John a Carroll DDS, Oral & Maxillofacial John A. Carroll DDS Colorado Oral & Maxillofacial Surgery

John A. Carroll, DDS
Colorado Oral & Maxillofacial Surgery

26 West Dry Creek Circle, Suite 740
Littleton, CO 80120
303 224 0500 PH
303 224 0606 FX
DrJohnCarroll.com

 

After Multiple Extractions and Immediate Dentures

DENTURES: Except as described under the HYGIENE section of these post-operative instructions, you should leave your new dentures in your mouth without interruption for at least 48 hours following your surgery. Doing so will help limit post-operative bleeding, confine and limit oral swelling, as well as cover and protect the surgical site. After 48 hours, you may remove your dentures and leave them out as you wish. Whenever you remove your dentures, clean them as described below. If you won’t be putting them back into your mouth immediately, keep them moist in a water bath. Use of Efferdent® or other denture soaking agents is OK. Beginning three days after your surgery, follow the instructions of your prosthetic dentist regarding denture wearing.

BLEEDING: Bleeding is rarely a problem following dental extractions and immediate denture placement. If you seem to be bleeding excessively following your surgery, contact my office immediately.

PAIN: You will experience some discomfort following oral surgery. Your discomfort should be tolerable if you use prescribed or OTC analgesics as directed. If your pain seems excessive, or if your pain worsens several days following your surgery, call our office.

SWELLING AND BRUISING: You will experience some facial swelling after your surgery. Applying ice packs intermittently to your face the day of your surgery may help to decrease post-operative swelling. If your surgery was done with a local anesthetic only, your swelling should peak within 12 to 24 hours, and subside over the next two to three days. If you had an intravenous anesthetic or sedation, your swelling will peak 48 to 72 hours later. Swelling should then resolve over the next five to seven days. Swelling that develops and/or increases several days after your surgery may indicate infection. Call our office if you experience late or excessive post-operative swelling. Bruising can occur on your cheeks, below your jaw line and extend downward into your neck, especially if you had lower teeth removed.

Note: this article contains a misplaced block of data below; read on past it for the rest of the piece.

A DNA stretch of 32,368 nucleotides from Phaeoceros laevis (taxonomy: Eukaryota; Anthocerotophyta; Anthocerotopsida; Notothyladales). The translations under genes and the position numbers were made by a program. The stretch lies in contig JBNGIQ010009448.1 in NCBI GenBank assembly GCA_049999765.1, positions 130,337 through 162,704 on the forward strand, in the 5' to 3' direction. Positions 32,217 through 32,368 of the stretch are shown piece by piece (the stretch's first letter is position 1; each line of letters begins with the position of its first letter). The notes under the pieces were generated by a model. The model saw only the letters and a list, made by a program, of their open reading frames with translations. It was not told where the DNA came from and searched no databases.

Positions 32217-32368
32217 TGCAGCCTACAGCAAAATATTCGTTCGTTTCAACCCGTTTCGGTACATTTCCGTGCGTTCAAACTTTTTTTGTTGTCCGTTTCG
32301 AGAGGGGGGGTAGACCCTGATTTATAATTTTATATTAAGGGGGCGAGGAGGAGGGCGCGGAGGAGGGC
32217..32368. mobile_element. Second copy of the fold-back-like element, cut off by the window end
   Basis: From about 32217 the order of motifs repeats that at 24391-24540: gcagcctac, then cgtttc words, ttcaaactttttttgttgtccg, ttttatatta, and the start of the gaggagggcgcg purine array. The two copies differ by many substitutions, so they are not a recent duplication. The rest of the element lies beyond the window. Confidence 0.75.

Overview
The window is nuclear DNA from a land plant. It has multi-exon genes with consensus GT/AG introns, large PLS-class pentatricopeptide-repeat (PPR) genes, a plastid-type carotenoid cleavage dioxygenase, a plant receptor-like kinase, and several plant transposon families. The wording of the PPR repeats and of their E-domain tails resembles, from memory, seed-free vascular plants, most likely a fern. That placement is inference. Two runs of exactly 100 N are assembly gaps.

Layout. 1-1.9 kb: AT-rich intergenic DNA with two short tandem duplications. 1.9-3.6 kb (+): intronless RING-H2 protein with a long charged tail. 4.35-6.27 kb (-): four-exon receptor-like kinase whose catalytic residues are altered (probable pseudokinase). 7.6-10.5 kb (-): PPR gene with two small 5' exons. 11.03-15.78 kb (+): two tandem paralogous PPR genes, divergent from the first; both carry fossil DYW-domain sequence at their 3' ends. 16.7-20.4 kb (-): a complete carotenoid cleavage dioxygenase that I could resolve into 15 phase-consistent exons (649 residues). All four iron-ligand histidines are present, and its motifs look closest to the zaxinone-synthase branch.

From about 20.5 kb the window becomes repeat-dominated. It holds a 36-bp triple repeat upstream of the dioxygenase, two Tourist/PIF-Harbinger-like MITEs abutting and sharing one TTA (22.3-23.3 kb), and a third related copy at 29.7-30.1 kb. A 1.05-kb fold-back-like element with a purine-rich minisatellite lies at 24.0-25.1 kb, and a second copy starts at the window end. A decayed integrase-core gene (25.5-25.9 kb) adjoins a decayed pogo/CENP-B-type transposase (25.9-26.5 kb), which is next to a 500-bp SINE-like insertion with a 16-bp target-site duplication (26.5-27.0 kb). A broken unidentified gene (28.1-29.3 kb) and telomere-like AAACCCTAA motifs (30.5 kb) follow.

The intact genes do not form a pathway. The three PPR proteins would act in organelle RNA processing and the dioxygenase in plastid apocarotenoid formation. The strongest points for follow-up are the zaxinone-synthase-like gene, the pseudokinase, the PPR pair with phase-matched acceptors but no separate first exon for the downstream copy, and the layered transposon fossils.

DIET: Remain on a liquid diet for the first 48 hours following your surgery. Acceptable foods include juices and other non non-carbonated beverages, soups, ice cream, Jell-O®, pudding, yogurt, etc. Dietary supplements including Ensure® and Sustacal® are beneficial. Beginning on post-op day three, you can advance to a pureed diet. Avoid chewing with your new dentures until directed to do so by Dr. Carroll.

MEDICATIONS: Take your prescribed and/or dispensed pain medication as directed. Do not drive a motor vehicle, operate machinery or perform any functions requiring intact reflex and/or cognitive capabilities for at least 12 hours following your last dose of prescription narcotic pain relievers. Take any other prescribed or dispensed medications as directed.

ACTIVITY: Rest and remain relatively inactive the day of your surgery. Keep your head elevated. Light physical activity may be initiated the following day. By post-op day three, you may resume a more normal level of physical activity. If you received intravenous anesthesia or intravenous sedation for your surgery, do not drive a motor vehicle, operate machinery or perform any functions requiring intact reflex and/or cognitive capabilities for a period of at least 24 hours following your surgery.

DRUG ALLERGY: Allergic reactions to injected anesthetic medications and prescribed oral pain relievers and antibiotics are rare. Mild allergies will elicit itching, rash and possibly hives. Anaphylaxis is a severe allergic reaction that causes swelling of the throat and constriction of the windpipe interfering with breathing. If you think you are experiencing anaphylaxis, call 911 immediately. If you experience any signs or symptoms of a mild drug allergy, discontinue taking the medication and call our office. If there is any delay in reaching Dr. Carroll or the doctor on call, and your reaction to medications is worsening, go to your closest hospital emergency room or telephone 911. An upset stomach is not a symptom of a drug allergy.

UPSET STOMACH: Many patients experience nausea and one or more episodes of vomiting following oral surgery. Swallowing blood irritates the stomach lining. Post-surgical pain medicines may also upset your stomach. Nausea and vomiting are generally self-limiting. If you experience persistent nausea and/or more than two episodes of vomiting, call our office.

SMOKING: Do not smoke for at least five days following your surgery.

ORAL HYGIENE: Before going to bed the night of your surgery, remove your dentures. Rinse them with warm tap water to remove any blood and food debris. Gently swish and spit with warm salt water. Reinsert your dentures immediately. Repeat this procedure the next morning when you awaken, and twice more that same day. Continue this hygiene protocol until you see Dr. Carroll for your post-operative evaluation.  

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